I stayed befuddled through the rest of the gameís running time. Rosa appears to be an inventor, so after scooping up the baby (disappointed to learn that I couldnít KISS BABY), his diaper bag, and his favorite binky, I also made my way into her workshop, and found a mysterious tent that, after I futzed around with it some, turned out to be a teleporter that took me back to the driveway. Figuring I had what I needed, I loaded into the car, but when I started it it told me it couldnít leave until I locked up the house (itís some kind of self-driving smartcar).
After dutifully heading back in to close all the doors, I tried again, only to find that the car had somehow gone missing. Guessing this is what the teleporter was supposed to be for, I used the tent again and found the car was now in an empty lot somewhere, with the narration telling me that the thief (what thief?) must have abandoned it. Then I drove to daycare, dropped off the baby, and the game ended. I got a perfect score so I donít think I missed anything, but as a story this is deeply unsatisfying Ė there must have been some excitement with that thief, but I missed all of it Ė and as a puzzle-solving experience, all I had to do was unlock a bunch of doors and figure out how a very simple device worked.
If this had been all there was to Baby on Board, Iíd be chalking it up to a simple, inoffensive test-bed that doesnít make the most of its premise. Unfortunately, technical issue with the game and its parser engine made this whole experience anything but simple. First, the Windows installer took about ten minutes to load, without displaying a status bar or pop-up window indicating that it was still working. Once that hurdle was done, the game started up easily enough, but there was a noticeable lag any time I typed in any input Ė possibly this was because it was reading out the responses to my actions, but I couldnít find a way to mute itself and speed things up.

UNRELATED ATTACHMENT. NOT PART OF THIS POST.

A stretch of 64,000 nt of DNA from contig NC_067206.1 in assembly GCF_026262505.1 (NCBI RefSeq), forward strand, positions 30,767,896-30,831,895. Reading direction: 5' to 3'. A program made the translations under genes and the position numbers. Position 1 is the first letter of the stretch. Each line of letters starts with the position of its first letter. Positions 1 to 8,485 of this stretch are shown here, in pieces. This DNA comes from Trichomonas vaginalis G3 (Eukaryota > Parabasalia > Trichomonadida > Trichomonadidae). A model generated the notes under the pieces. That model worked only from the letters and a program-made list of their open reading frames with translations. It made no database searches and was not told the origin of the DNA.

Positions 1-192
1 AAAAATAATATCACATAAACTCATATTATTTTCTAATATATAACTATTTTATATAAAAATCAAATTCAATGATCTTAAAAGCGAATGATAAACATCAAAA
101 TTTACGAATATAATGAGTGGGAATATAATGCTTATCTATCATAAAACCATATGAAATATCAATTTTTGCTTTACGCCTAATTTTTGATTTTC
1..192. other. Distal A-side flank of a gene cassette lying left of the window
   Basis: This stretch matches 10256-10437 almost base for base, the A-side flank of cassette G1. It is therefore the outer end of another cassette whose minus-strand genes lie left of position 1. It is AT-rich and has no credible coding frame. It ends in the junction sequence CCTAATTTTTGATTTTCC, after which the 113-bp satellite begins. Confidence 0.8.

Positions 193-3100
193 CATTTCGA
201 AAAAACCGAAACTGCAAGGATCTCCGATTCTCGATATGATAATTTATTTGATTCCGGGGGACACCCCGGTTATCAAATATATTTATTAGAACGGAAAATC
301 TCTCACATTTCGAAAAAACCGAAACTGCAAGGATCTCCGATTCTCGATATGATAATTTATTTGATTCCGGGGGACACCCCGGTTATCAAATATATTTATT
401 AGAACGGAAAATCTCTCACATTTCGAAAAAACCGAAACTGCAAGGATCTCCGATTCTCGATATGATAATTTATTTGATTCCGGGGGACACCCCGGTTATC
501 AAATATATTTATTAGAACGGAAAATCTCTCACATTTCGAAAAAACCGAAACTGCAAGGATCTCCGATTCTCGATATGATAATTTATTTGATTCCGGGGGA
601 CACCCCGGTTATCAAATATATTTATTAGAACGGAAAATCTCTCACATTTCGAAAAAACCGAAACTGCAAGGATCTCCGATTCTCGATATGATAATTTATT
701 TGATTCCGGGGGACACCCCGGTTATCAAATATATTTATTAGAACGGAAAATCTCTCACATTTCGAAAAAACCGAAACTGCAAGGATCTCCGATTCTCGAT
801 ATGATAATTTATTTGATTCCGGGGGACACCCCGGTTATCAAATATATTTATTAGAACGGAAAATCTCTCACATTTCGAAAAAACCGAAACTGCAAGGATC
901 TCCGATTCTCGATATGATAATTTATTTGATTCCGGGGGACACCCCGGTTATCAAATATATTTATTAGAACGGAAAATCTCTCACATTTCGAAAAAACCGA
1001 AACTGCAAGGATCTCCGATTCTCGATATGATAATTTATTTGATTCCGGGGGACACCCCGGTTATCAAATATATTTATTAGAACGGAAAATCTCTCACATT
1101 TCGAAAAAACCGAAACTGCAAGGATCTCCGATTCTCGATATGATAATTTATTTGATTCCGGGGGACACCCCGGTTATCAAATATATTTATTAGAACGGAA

Most annoyingly, the engine purports to implement a natural language approach that eschews the traditional shortcuts of parser IF. At this point I realized that Perplexity was the same engine used in Kidney Kwest in last yearís IF Comp Ė Iíd struggled with its idiosyncrasies then, and while it felt a tiny bit smoother this time, I continue to think this approach is really awkward and likely to be less accessible for newcomers to IF and those trying to play by voice. For one thing, itís inconsistent about understanding commands where ďtheĒ is omitted Ė sometimes itíll automatically fill that in, but in the tutorial, UNLOCK DOOR simply failed where UNLOCK THE DOOR allowed me to progress. The systemís rules for providing detail about objects are also incredibly mechanical. I usually type X ME as one of the first things I do in a game, to get a sense of who Iím meant to be playing. Hereís what BOB gave me:
"You is a person, a physical object, a place, a thing, and an animal. It also has a hand, a hand, a backside."
Attempts to learn more about Rosa, the baby, or her house and belongings, were similarly cut short by the parserís overliteral way of conveying information. There also appear to be some bugs Ė at one point I tried to leave the tent by typing GET OUT and received an incomprehensible string of letters and punctuation in reply.
Making parser IF easier to get into is Godís work, of course Ė for this particular genre to survive, it needs to get more accessible. And while there are lots of folks whoíve tried to do that within the confines of the existing authoring tools by adding tutorials or other player-friendly shortcuts, thereís definitely room to think about more outside-the-box approaches like voice interfaces and natural language processing. Sadly though, I donít think Baby on Board takes any real steps forward on those fronts, and even qua game itís a pretty bare-bones affair.
Parent protagonists by Kinetic Mouse Car
Games where you play as characters with offspring.